Why do certain Medical Device companies Keep Appearing on the FDA Recall List?
If you’ve experienced an FDA recall, that’s usually enough grief & stress to last a lifetime.
So, if you’ve dealt with several recalls (with the same company) it speaks to several likely challenges, and in our experience, they are suffering through the following:
- Lack of utilization and/or understanding – cost of quality (COQ)
- Lack of effective Risk Management
- Minimal ‘out of the box’ Early Risk Identification/Mitigation
- Ineffective FMEA’s and FTA’s used to reveal blind spots where potential critical defects hide
- Inability to reveal blind spots where critical defects hide
- Unexpected Destructive User Interaction
- Abnormal System Behavior
- Process improvement is needed – but where?
- MFG/SUPPLIER QUALITY
When any company repeatedly appears on the FDA’s Recall List, it’s indicative of a culture that is more concerned with “checking the time-to-market box”, than product quality and system reliability. Patient safety clearly comes in last.
Why do I say this? Look at how often you see the same companies on the FDA Recall List. That’s a culture problem.
This prioritization of teams focusing on getting products to market before their competitors, (means they’re on a serious time crunch), often causes folks to cut corners…or just perform only what is required/expected for ‘compliance to the letter, not, compliance to the intent.‘. They aren’t going the extra mile.
Compare this to the Boeing 737 Max debacle; they allowed not one, but TWO airliners to crash (killing everyone on board) before they decided to admit THEY had the problem – not the Pilots or anyone else involved with flying/maintaining the aircraft. They also weren’t thinking out of the box – they wanted to get a new plane to market as quickly as possible, due to global competition. How else do you explain these catastrophes in the modern technological age? Boeing has been building planes for a long time.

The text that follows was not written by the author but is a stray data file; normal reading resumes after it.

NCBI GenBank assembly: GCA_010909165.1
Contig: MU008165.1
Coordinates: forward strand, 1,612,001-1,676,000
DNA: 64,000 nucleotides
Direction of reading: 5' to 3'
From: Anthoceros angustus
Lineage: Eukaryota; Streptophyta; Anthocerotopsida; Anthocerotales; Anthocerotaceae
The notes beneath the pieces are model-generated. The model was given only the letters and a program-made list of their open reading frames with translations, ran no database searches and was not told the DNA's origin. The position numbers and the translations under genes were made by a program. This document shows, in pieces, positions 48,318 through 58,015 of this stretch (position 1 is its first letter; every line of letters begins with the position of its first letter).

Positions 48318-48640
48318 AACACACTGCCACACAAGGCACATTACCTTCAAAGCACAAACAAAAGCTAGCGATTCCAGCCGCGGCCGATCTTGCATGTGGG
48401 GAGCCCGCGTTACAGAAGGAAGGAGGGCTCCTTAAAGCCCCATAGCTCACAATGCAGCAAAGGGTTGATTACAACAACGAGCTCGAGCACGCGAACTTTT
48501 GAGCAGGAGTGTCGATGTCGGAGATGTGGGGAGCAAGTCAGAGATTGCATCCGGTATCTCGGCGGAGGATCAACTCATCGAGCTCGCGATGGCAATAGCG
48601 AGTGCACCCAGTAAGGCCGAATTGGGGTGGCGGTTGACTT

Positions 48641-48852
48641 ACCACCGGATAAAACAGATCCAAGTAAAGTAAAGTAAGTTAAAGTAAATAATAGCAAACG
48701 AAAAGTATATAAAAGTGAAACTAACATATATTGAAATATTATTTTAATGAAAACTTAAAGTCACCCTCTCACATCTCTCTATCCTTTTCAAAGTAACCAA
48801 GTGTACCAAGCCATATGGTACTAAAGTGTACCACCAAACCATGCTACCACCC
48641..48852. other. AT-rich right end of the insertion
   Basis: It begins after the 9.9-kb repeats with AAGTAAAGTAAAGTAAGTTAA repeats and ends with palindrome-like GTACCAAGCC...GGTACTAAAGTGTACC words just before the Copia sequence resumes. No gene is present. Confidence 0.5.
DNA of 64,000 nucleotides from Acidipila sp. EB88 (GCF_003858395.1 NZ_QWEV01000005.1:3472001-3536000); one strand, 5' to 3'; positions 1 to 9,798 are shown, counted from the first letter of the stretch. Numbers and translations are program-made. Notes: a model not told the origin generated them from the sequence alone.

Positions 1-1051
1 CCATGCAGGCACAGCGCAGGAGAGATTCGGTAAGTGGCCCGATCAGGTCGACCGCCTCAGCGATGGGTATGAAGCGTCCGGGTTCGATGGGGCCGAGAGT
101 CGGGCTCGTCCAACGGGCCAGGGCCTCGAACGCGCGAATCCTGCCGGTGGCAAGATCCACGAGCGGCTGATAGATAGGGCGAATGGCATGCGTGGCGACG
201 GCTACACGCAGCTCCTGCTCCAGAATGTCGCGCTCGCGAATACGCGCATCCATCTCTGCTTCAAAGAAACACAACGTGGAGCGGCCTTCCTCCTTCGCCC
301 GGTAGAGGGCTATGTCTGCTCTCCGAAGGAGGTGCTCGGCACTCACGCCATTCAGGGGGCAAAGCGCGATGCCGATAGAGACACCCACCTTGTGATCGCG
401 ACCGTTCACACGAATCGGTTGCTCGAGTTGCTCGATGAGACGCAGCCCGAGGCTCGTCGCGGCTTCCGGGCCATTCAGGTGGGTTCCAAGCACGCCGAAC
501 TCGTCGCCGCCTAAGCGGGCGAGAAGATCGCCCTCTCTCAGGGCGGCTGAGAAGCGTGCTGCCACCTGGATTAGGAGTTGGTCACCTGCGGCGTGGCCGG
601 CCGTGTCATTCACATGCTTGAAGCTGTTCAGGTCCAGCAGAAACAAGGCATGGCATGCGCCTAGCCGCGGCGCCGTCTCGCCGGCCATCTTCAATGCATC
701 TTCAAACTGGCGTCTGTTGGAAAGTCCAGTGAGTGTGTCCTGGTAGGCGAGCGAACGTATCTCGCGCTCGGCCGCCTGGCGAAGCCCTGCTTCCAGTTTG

This latest Medical Device product pull – came after multiple deaths were reported. Why not before any deaths? This is 2021, and I believe it’s too costly a process for large medical device manufacturers to (be able to) follow.
We believe it can be done better…and best practice always wins the day.
If your processes are iron clad, with quality as your north star, you can prevent (or avoid) recalls and other disasters altogether.
Our approach incentivizes patient safety and product reliability through demonstrable product quality metrics – because the better your development/delivery process gets, the shorter your time-to-market – since the process eliminates costly rework.
Here’s what we’ve learned; by focusing on identifying the high-risk areas in the product/system first – and mitigating critical potential defects early – you put yourself in a position to deliver products your customers Trust.
Why operate any other way…?